Alaska takes first step toward a state-level climate policy

The Mendenhall Glacier, which is receding. (Juneau Empire file)

The Mendenhall Glacier, which is receding. (Juneau Empire file)

You don’t have to look far to see the effects of climate change in Alaska. Permafrost melts, ocean waters acidify and eroding shorelines threaten coastal Native villages. The state is warming at twice the rate of the rest of the U.S.

The Last Frontier lies on the front lines in the battle against the effects of climate change.

But the state still lacks a comprehensive plan to address climate issues. A draft document released last week could be the first step toward a state-level climate policy. The Climate Action Leadership Team, formed by Gov. Bill Walker, released the seven-page document May 9.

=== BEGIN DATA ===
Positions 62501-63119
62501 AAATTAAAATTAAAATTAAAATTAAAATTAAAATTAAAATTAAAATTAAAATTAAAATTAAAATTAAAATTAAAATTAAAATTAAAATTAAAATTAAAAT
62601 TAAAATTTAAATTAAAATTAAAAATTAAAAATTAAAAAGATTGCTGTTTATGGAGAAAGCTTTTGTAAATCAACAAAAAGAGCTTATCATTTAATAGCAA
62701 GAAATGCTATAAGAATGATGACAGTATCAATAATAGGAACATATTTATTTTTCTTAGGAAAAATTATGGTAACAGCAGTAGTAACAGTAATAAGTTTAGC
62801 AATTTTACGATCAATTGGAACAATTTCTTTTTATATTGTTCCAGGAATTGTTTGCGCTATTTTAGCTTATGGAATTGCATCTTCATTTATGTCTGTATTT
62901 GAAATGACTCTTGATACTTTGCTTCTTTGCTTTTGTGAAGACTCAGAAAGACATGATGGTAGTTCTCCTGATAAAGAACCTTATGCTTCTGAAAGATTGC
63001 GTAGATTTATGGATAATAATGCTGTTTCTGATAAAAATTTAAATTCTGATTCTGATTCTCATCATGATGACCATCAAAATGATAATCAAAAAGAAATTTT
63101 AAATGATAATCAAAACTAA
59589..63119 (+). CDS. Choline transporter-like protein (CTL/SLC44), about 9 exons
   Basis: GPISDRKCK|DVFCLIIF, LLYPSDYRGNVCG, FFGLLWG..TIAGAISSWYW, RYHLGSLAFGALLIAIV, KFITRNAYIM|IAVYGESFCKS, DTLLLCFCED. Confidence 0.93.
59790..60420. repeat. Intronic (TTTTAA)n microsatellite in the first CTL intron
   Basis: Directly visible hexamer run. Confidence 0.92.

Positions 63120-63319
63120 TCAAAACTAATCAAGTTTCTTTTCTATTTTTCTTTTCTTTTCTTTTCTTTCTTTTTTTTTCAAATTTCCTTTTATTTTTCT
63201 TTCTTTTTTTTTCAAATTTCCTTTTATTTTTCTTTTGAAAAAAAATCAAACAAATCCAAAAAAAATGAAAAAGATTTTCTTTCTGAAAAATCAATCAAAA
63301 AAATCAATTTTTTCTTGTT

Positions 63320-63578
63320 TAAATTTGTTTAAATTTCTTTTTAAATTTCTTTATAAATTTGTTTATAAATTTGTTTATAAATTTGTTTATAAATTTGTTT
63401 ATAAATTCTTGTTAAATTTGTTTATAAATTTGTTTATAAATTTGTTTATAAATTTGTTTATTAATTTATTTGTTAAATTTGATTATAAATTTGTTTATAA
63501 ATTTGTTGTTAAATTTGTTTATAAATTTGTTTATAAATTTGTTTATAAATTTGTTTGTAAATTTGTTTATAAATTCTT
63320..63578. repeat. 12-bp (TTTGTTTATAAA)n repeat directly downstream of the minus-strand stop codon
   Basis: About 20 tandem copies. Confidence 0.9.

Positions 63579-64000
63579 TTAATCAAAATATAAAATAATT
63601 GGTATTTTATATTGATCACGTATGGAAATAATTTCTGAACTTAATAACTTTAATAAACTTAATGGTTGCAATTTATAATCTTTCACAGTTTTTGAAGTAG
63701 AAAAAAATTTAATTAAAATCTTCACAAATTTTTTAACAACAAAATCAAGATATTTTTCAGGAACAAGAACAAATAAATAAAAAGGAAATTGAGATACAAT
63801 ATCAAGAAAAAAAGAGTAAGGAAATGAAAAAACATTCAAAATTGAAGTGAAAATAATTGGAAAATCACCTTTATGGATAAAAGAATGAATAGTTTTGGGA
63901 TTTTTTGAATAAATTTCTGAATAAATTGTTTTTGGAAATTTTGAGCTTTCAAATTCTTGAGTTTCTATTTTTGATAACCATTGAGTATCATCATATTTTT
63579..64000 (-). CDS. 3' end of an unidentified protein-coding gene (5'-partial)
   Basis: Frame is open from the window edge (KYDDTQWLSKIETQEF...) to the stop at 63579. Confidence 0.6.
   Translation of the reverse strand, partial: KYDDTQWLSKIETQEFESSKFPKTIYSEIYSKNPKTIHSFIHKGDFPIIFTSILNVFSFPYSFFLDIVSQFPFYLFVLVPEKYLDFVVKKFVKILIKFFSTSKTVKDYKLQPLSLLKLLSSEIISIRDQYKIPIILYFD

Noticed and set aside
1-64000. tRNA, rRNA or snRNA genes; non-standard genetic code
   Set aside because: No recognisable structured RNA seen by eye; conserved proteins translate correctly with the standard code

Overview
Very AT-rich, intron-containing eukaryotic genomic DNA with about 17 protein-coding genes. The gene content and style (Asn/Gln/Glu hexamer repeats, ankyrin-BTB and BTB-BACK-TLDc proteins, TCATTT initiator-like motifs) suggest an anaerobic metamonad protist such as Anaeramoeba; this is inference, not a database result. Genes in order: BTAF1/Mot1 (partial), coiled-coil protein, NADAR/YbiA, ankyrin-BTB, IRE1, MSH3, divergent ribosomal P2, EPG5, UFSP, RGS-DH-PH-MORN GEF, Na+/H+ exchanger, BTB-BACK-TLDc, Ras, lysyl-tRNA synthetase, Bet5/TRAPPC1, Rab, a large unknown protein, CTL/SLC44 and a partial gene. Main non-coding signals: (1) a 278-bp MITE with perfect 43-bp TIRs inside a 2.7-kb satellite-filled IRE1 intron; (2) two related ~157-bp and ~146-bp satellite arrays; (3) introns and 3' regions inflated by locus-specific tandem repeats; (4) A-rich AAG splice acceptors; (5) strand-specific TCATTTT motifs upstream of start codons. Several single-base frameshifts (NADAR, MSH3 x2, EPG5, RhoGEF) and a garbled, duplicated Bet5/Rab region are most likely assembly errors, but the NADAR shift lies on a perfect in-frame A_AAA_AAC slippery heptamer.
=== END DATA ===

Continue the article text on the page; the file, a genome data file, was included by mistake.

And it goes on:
It’s bold. The plan calls for a 30 percent reduction in greenhouse gas emissions and a 15 percent increase in energy efficiency by 2025. It recommends a switch to 50 percent renewable electricity sources by that same year.

For the rest of this story, visit the Juneau Empire. 

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